Brian
Reply to
Brian Gaff (Sofa
If it's double insulated you don't need to connect anything to mains earth. With things like this it's generally best to keep things as electrically apart as possible, rather than bonding it all together.
NT
Reply to
Nick Cat
My worry is that since it's a charger I don't see how it can be truly double insulated. What if an internal fault allows mains to get into the output?
Bill
Reply to
williamwright
no challenge there
Sounds like you're not familar with the principles of so-called double insulation.
NT
Reply to
Nick Cat
Actually I'm very familiar with Sod's Law. How can you be 100% certain that the output wires of a charger will never carry any voltage from the supply? Damp? Circuit damage due to a lightning strike on the mains or other cause of a surge? Poor design? Faulty assembly? As far as I'm concerned any wires that come out of a box might for all I know make contact at some point in time inside the said box with any other wires that go into the same box. I also look left and right when the traffic lights are on red, and at open level crossings. And I hold my abdomen when I fart. And refuse 'mushrooms' picked by walkers. And I don't leave the electric kettle on its base because the switch inside the kettle might break.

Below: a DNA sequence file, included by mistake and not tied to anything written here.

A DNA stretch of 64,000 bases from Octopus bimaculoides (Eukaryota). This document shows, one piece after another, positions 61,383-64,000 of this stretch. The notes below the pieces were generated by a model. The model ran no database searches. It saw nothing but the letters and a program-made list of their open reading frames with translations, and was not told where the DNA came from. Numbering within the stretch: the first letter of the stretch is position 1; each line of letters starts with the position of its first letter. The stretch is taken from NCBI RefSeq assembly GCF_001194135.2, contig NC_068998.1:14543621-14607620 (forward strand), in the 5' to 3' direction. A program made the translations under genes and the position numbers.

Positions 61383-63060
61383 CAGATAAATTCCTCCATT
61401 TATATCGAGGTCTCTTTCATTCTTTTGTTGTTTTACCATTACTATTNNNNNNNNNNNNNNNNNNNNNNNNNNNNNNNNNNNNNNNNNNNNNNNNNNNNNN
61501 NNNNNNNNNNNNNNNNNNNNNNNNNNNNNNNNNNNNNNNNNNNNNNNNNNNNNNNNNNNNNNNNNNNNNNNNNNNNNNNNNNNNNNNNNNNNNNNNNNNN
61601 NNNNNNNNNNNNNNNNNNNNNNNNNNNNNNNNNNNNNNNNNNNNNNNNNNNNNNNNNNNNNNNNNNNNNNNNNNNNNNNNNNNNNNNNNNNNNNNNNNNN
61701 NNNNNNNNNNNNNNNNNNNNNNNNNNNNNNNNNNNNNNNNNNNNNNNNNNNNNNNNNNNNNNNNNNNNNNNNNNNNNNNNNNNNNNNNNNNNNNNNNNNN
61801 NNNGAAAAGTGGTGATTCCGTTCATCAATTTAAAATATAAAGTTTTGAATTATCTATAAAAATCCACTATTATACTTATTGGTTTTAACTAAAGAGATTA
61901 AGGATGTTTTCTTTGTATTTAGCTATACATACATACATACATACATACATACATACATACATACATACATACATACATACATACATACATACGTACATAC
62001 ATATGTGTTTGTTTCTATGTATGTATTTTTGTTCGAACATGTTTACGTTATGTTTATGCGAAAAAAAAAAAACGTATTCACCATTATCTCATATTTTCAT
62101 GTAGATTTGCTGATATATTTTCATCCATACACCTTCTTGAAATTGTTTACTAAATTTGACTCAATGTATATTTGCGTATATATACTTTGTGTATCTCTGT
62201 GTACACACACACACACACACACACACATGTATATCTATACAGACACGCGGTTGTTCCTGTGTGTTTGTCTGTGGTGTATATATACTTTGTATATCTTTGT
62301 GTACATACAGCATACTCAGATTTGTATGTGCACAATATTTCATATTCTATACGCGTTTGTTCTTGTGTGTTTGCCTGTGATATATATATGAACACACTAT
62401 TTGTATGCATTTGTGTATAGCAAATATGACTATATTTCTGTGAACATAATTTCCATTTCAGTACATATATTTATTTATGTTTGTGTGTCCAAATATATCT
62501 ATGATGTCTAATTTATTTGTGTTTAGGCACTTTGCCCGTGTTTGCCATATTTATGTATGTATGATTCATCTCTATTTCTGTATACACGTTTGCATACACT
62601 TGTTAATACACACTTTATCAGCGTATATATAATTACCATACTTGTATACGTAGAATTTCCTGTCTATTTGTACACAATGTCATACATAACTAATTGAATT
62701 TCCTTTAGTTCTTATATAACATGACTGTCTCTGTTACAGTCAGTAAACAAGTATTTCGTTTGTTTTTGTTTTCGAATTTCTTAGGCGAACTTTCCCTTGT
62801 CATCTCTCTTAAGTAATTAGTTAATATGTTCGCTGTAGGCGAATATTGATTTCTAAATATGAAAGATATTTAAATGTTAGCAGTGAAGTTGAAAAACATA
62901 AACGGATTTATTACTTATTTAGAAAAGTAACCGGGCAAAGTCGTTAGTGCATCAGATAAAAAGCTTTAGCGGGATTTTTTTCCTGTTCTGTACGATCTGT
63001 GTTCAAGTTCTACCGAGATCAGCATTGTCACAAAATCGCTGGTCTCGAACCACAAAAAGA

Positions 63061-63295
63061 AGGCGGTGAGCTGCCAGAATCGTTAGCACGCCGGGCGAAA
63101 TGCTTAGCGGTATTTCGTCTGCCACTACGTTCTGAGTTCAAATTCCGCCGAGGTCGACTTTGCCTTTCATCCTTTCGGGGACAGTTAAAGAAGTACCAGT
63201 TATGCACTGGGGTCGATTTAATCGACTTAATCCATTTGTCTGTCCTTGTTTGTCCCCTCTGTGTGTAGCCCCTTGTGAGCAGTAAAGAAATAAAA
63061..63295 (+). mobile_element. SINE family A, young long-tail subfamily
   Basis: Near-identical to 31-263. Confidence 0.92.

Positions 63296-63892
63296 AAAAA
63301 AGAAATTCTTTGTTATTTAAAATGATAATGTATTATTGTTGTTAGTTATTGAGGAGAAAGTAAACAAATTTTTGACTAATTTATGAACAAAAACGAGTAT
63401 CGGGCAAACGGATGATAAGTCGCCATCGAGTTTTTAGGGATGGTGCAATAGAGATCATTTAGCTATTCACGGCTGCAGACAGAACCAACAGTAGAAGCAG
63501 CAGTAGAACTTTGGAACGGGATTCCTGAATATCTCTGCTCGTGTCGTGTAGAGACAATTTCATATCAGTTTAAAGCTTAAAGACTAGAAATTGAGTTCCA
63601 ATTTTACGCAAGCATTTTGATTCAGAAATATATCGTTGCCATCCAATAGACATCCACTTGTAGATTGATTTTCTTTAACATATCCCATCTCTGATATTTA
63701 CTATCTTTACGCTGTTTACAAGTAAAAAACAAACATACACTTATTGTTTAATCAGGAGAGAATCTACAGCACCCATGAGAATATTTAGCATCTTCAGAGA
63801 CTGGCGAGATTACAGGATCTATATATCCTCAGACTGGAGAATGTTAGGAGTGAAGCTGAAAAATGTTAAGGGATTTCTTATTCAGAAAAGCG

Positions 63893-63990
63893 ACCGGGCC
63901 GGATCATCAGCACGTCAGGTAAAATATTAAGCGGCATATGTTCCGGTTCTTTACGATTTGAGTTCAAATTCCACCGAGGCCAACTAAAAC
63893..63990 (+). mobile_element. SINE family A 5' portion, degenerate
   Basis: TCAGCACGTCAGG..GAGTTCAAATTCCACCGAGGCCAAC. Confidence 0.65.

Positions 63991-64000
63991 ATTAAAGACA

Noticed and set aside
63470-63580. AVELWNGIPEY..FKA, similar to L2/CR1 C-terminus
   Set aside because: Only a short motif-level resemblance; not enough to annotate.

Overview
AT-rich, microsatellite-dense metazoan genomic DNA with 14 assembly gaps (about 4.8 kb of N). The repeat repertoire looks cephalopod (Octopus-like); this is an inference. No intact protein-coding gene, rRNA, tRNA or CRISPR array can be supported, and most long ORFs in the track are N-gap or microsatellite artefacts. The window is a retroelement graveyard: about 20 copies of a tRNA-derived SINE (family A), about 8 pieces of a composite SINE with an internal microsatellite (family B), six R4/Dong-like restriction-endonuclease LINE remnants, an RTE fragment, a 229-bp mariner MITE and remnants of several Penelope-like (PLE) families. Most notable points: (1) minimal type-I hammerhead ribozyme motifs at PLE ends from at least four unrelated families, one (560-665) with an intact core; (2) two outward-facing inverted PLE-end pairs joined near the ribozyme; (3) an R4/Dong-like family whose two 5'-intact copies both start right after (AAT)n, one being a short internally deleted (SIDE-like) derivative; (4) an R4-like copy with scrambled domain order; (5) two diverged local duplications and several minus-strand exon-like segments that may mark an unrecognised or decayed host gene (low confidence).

Bill
Reply to
williamwright
What's the safety issue with that last precaution?
> And refuse 'mushrooms' picked by walkers. And I don't leave > the electric kettle on its base because the switch inside the kettle > might break. > > Bill >
Reply to
Adam Funk
Yes, but not the principles of double insulation
immaterial really. No scheme provides that level of safety.
also immaterial :)
NT
Reply to
Nick Cat